An April 20 letter penned to a quartet of House and Senate members of Congress, from a whole host of companies and trade associations that represent U.S. importers, exporters, freight transportation providers, and other industry stakeholders, called on Congress to get to work in conference the differences in the House and Senate versions of the Ocean Shipping Reform Act (OSRA), with OSRA passing in both chambers recently, and the letter’s authors saying that they believe the differences between the two versions can be easily resolved through a conference negotiation.
The members of the Congress the letter was written to were: Maria Cantwell (D-WA), Chairman, Senate Committee on Commerce, Science, and Transportation; Roger Wicker (R-MS), Ranking Member, Senate Committee on Commerce, Science, and Transportation; Peter DeFazio (D-OR), Chairman, House Committee on Transportation and Infrastructure; and Sam Graves (R-MO). Among the concerns sending the letter were: the Agriculture Transportation Coalition; American Association of Exporters and Importers; the National Industrial Transportation League; the American Chemistry Council; and the National Retail Federation, among others.
The letter’s authors made it clear that while the two current versions of the bill, as passed, are very complimentary, there are provisions, which they said “need to be discussed and reconciled as part of a conference negotiation, including:
- a requirement for ocean carriers to adhere to minimum service standards that meet the “public interest”;
- a certification requirement for a demurrage and detention charge;
- an explicit prohibition of carriers from declining export booking;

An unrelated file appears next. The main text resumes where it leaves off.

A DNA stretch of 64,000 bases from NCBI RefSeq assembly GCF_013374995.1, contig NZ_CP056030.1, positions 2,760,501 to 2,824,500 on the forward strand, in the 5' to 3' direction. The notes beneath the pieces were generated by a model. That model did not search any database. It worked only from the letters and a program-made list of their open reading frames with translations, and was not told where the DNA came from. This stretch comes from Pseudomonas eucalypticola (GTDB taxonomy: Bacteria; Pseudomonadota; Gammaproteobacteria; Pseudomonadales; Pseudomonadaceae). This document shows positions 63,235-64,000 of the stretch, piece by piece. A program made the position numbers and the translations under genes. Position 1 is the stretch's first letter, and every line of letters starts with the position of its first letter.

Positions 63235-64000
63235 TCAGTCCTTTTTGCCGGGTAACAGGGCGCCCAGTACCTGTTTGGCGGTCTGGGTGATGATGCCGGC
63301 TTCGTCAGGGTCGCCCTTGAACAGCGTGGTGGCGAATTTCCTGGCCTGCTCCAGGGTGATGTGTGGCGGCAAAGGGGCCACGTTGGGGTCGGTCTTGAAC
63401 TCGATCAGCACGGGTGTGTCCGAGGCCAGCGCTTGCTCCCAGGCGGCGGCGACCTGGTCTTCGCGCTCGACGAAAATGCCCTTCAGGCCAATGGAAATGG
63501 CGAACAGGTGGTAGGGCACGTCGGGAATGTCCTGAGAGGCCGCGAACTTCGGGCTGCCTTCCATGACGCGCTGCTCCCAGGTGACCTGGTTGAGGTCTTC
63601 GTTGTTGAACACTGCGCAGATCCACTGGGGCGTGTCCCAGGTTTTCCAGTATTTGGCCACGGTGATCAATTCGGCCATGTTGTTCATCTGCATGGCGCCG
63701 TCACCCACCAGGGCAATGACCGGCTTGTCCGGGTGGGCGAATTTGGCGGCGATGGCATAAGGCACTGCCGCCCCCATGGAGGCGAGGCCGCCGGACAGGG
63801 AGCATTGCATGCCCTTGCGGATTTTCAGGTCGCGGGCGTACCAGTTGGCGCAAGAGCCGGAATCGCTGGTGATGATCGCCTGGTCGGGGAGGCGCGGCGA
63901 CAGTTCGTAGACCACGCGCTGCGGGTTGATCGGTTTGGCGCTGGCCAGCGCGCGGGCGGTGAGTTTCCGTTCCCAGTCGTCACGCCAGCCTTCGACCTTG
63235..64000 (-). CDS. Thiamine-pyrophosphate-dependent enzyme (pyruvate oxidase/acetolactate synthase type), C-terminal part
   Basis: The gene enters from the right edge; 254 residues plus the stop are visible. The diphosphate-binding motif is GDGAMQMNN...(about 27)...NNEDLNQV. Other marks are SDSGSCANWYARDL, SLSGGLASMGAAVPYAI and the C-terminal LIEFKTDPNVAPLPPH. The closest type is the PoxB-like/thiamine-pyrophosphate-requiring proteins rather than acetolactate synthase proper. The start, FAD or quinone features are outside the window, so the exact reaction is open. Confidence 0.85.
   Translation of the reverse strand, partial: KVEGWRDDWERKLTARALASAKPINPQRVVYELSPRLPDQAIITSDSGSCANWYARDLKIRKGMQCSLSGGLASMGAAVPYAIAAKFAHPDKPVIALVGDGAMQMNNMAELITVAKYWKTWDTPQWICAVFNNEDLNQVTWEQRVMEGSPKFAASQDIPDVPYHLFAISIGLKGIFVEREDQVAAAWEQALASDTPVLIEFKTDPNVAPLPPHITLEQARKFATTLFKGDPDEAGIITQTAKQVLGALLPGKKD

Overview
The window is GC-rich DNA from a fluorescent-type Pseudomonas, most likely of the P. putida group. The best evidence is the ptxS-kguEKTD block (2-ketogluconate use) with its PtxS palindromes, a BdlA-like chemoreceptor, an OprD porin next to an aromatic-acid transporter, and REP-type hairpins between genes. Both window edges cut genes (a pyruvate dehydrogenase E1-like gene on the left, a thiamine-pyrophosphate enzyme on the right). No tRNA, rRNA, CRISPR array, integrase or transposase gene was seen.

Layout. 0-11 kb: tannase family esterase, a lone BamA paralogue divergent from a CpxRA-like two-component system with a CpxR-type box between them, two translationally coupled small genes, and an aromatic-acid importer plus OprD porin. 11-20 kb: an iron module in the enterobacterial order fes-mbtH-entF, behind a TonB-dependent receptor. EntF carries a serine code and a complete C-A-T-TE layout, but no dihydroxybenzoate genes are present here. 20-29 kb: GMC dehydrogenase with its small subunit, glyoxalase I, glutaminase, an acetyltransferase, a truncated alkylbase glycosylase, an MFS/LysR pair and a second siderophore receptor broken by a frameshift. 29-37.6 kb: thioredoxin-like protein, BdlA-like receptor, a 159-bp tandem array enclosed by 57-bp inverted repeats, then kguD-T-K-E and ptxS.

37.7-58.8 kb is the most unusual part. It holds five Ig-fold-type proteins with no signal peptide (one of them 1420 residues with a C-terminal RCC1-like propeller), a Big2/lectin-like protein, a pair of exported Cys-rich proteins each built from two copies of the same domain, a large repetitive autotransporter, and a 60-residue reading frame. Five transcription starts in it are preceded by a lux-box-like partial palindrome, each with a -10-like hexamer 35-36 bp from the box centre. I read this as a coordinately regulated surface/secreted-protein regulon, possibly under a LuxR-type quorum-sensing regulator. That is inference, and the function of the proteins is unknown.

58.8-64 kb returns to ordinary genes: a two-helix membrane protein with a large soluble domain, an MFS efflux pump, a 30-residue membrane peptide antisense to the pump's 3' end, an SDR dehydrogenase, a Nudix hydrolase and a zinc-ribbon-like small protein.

- a provision 1) prohibiting carriers from failing to furnish or 2) causing a contractor to fail to furnish the facilities and instrumentalities needed to perform the transportation services; and
- a provision allowing third parties to intervene in FMC action against ocean carriers alleging anticompetitive conduct
The letter’s authors added that promptly reaching a final OSRA bill followed by swift final Congressional passage and President Biden’s signature will help to ensure U.S. competitiveness and continued economic recovery.
As previously reported by LM, United States Senate in late March unanimously voted to sign off on the bill on a voice vote.
The bill will head back to the House of Representatives, with the expectation it will head to President Biden’s desk to be signed into law, following conferencing between the House and Senate on differences that need to be hammered out between the chambers.
This represents the most recent sign of progress for the OSRA, getting bipartisan approval from United States Senate Committee on Commerce, Science, and Transportation on March 22 and OSRA being passed in December 2021 by the United States House of Representatives by a convincing 364-40 vote and its subsequent introduction into the Senate in February by Senator Amy Klochubar (D-Minn.) and Senator John Thune (R-S.D.).
Key components of the Ocean Shipping Reform Act of 2021 include:
- requiring ocean carriers to certify that late fees —known in maritime parlance as “detention and demurrage” charges—comply with federal regulations or face penalties;
- shifting burden of proof regarding the reasonableness of “detention or demurrage” charges from the invoiced party to the ocean carrier;
- prohibiting ocean carriers from unreasonably declining shipping opportunities for U.S. exports, as determined by the FMC in new required rulemaking;